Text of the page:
Welcome to the Illness Warriors Blog

View of ocean with Welcome to Illness WarriorsIf you or a loved one have a critical illness or injury that affects your everyday life, and you struggle to manage your life around your symptoms, then you are an Illness Warrior.

Life can change in an instant. Whether long term or short-term, diagnosed or “mystery disease,” life-changing illnesses or injuries affect the way we live. We draw from our organizing backgrounds and our personal experiences with traumatic illness to help you find ways to cope, adapt to your new normal, manage your to-do list and find support where you need it.

Our blog provides resources for you to use to communicate your needs, tips for setting priorities, suggestions for how to participate in life and ideas for locating support services. If you like what we have to say, then please consider following our blog via email (see that option in the box on this page). We promise that we will never share or sell your email address.

We also offer a free Quick-Start Guide which provides action steps and resources.

Finally, we provide a range of support tools, here.

Thank you for visiting Illness Warriors!

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8 Ways to Avoid Alienating Your Friends During Your Illness

By Maureen DeGarmo

One of the more difficult side effects of a traumatic illness can be alienating your friends. When you are in pain, it’s easy to become isolated and inactive. When you do have a visitor, you may be tempted to unburden all of your accumulated pain and frustration upon your visitor. Here are some tips for sharing your pain without losing the support of your friends.

1) State the facts, clearly and simply. Your family likely already knows the basics, so be brief. Some examples:

  • “My pain back has extended down my leg, and now my leg is tingling.”
  • “The doctor has recommended physical therapy.”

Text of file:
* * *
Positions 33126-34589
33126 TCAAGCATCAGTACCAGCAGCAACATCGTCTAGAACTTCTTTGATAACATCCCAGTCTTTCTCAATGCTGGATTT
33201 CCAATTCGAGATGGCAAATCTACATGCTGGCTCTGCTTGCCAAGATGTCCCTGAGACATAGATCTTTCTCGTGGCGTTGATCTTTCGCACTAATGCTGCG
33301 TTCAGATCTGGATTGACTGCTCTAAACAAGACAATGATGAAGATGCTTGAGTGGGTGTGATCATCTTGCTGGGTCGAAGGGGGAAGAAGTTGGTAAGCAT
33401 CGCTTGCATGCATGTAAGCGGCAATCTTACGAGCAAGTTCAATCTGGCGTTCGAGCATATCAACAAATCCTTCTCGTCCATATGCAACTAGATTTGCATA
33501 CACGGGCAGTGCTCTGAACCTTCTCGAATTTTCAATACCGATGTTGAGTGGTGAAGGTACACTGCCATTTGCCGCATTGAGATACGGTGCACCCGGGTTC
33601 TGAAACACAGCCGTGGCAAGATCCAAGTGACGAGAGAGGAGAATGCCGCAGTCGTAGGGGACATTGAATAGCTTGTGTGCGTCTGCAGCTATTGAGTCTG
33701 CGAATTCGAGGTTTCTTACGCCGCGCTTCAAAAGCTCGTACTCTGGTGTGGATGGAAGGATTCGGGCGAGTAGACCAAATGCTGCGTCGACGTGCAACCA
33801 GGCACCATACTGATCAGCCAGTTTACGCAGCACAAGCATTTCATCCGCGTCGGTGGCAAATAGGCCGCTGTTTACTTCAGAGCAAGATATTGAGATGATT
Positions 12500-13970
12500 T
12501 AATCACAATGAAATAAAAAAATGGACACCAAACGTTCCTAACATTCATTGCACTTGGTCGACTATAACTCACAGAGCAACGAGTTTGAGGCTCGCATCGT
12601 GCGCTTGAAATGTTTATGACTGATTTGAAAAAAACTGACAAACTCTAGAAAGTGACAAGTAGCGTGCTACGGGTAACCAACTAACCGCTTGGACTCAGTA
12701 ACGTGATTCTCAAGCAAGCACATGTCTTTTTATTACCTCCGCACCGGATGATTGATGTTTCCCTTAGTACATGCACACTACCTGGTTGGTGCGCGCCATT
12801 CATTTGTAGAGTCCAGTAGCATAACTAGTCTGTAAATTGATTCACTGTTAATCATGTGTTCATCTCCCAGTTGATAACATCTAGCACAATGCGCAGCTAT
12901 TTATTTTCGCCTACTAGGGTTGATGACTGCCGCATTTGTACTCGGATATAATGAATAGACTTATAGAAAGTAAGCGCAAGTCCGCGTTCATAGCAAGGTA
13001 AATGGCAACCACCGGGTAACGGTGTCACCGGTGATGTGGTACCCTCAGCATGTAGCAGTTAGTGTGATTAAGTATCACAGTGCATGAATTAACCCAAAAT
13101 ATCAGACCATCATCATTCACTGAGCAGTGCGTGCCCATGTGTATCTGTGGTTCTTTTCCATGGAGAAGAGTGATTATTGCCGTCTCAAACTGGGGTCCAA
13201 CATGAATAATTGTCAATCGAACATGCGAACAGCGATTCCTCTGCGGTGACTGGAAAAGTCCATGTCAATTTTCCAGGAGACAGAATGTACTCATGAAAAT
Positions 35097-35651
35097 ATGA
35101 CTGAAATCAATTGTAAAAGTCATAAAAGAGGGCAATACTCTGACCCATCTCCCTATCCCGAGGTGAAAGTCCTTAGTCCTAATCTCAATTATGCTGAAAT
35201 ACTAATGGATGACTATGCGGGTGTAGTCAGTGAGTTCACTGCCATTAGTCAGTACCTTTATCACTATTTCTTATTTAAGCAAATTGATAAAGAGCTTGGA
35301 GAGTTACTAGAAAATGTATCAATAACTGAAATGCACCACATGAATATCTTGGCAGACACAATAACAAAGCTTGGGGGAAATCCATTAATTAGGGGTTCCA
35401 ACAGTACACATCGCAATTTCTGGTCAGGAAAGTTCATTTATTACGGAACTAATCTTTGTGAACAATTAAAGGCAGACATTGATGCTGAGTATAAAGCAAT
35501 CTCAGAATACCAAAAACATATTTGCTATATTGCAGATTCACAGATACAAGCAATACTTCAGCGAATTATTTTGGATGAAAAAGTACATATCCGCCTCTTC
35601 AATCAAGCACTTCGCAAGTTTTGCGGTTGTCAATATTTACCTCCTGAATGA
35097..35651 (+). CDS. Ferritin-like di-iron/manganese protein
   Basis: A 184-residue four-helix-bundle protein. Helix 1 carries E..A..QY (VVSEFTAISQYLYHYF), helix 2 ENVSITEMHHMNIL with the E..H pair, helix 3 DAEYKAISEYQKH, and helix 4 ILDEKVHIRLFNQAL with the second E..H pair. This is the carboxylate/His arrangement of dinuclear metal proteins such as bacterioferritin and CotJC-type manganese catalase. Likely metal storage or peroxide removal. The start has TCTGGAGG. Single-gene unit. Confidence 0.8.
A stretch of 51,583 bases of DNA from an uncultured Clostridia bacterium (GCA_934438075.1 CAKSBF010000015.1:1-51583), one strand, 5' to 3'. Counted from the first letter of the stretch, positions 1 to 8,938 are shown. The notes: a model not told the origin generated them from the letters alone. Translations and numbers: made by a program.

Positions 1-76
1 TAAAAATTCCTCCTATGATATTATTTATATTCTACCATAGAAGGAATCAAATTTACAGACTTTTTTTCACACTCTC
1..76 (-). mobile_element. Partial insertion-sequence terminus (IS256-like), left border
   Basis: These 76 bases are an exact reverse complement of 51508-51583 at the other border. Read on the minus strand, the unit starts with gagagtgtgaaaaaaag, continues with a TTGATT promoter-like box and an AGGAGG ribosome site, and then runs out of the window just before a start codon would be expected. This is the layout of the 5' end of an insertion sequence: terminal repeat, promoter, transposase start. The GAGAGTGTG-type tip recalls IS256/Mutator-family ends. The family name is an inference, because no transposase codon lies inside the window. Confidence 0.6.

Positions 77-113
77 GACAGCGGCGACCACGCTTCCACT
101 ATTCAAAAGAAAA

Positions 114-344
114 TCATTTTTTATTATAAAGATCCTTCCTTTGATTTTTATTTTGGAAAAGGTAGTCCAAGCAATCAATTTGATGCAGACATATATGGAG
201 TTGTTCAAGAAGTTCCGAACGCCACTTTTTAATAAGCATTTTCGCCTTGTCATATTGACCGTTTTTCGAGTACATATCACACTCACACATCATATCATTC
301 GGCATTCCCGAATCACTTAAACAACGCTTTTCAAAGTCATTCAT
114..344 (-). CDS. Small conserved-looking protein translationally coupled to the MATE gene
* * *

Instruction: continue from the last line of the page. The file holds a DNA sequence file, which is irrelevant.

• “I had an MRI last week, which revealed some nerve damage.”

Continue reading

Laughter & Healing

By Lisa Mark, C.P.O.

When I was in the throes of my illness a friend dropped by a pile of books for me to read. She told me, ‘Read the Bryson book first so you can laugh a little bit. It’ll be good for you.’ I don’t remember if I ignored her or didn’t hear her but I immediately dove into ‘The Color of Water’ by James McBride. This incredible memoir was both sad and serious.  I cried my way through the next few days as I read the book.

I was already spending a lot of time crying and really could have used a laugh. When I finished The Color of Water, I pondered the rest of the books in the pile my friend had left me and settled on Bill Bryson’s ‘A Walk in the Woods,’ a hilarious autobiography detailing the author’s attempt to hike the Appalachian Trail. I laughed my way through the book and found, to my surprise, that although I was still terribly sick, laughter brought a sense of well-being that I hadn’t yet experienced during my illness.

As I travel through my journey with illness, I discover that there are actually centers that research the effect of laughter and psychological well-being on healing. One of them, the Cousins Center for Psychoneuroimmunology at UCLA, was founded by author Norman Cousins after he was diagnosed with a particularly painful type of arthritis. During the course of his illness, he noticed that spending some time watching funny movies improved the way he felt and even enabled him to sleep for a few hours despite debilitating pain.

From the Cousins Center website: